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Autonomous Agents and Multi-Agent Systems

, Volume 31, Issue 4, pp 767–789 | Cite as

Efficiently detecting switches against non-stationary opponents

  • Pablo Hernandez-Leal
  • Yusen Zhan
  • Matthew E. Taylor
  • L. Enrique Sucar
  • Enrique Munoz de Cote
Article

Abstract

Interactions in multiagent systems are generally more complicated than single agent ones. Game theory provides solutions on how to act in multiagent scenarios; however, it assumes that all agents will act rationally. Moreover, some works also assume the opponent will use a stationary strategy. These assumptions usually do not hold in real world scenarios where agents have limited capacities and may deviate from a perfect rational response. Our goal is still to act optimally in these cases by learning the appropriate response and without any prior policies on how to act. Thus, we focus on the problem when another agent in the environment uses different stationary strategies over time. This will turn the problem into learning in a non-stationary environment, posing a problem for most learning algorithms. This paper introduces DriftER, an algorithm that (1) learns a model of the opponent, (2) uses that to obtain an optimal policy and then (3) determines when it must re-learn due to an opponent strategy change. We provide theoretical results showing that DriftER guarantees to detect switches with high probability. Also, we provide empirical results showing that our approach outperforms state of the art algorithms, in normal form games such as prisoner’s dilemma and then in a more realistic scenario, the Power TAC simulator.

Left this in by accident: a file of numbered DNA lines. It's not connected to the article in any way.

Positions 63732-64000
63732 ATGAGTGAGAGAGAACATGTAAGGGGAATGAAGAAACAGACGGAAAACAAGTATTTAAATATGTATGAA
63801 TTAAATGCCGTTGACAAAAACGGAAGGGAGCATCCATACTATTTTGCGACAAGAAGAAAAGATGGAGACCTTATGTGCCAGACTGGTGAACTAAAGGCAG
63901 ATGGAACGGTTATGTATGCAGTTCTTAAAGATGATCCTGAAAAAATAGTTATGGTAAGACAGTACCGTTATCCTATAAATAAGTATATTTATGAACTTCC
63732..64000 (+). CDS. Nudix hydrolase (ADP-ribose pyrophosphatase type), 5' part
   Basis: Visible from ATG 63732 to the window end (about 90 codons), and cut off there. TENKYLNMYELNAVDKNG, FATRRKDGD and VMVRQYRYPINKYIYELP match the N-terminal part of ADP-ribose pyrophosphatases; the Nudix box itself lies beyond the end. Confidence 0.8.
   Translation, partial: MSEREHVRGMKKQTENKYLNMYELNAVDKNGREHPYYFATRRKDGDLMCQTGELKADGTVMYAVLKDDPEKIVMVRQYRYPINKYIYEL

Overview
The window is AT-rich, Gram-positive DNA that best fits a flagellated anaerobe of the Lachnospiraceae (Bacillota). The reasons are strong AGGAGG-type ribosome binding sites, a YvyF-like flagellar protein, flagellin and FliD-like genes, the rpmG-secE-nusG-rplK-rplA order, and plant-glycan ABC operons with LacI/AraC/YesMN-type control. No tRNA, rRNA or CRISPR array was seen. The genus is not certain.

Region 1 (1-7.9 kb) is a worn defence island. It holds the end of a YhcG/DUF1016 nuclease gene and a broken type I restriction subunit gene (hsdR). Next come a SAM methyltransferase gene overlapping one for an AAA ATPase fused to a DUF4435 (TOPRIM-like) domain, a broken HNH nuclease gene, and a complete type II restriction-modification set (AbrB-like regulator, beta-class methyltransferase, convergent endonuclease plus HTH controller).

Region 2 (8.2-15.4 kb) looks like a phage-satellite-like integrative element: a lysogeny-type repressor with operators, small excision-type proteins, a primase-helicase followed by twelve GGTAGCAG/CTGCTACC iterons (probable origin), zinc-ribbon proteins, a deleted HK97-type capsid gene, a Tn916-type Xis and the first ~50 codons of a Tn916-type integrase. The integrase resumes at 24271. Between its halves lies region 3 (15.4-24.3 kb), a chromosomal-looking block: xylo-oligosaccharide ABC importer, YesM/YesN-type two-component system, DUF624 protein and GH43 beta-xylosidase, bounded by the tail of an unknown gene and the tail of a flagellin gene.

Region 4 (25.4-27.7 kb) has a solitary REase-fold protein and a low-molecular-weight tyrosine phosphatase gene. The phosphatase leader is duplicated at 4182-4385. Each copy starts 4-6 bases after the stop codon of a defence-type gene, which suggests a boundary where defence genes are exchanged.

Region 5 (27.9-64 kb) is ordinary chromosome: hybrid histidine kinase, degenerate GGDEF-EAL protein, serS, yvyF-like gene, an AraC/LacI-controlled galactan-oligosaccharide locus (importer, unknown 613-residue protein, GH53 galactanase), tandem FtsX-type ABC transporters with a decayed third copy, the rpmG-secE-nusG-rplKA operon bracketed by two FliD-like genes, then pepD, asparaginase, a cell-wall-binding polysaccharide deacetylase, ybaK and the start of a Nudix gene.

Keywords

Learning Non-stationary environments Switching strategies Repeated games 

Notes

Acknowledgements

This research was supported partially by project CB-2012-01-183684 and scholarship 335245/234507 granted by Consejo Nacional de Ciencia y Tecnologia (CONACyT) Mexico. This research has taken place in part at the Intelligent Robot Learning (IRL) Lab, Washington State University. IRL research is supported in part by grants NSF IIS-1149917, NSF IIS-1319412, USDA 2014-67021-22174, and a Google Research Award.

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Copyright information

© The Author(s) 2016

Authors and Affiliations

  • Pablo Hernandez-Leal
    • 1
  • Yusen Zhan
    • 2
  • Matthew E. Taylor
    • 2
  • L. Enrique Sucar
    • 3
  • Enrique Munoz de Cote
    • 3
    • 4
  1. 1.Centrum Wiskunde & Informatica (CWI)AmsterdamThe Netherlands
  2. 2.Washington State UniversityPullmanUSA
  3. 3.Instituto Nacional de Astrofísica, Óptica y Electrónica (INAOE)PueblaMexico
  4. 4.PROWLER.io Ltd.CambridgeUnited Kingdom

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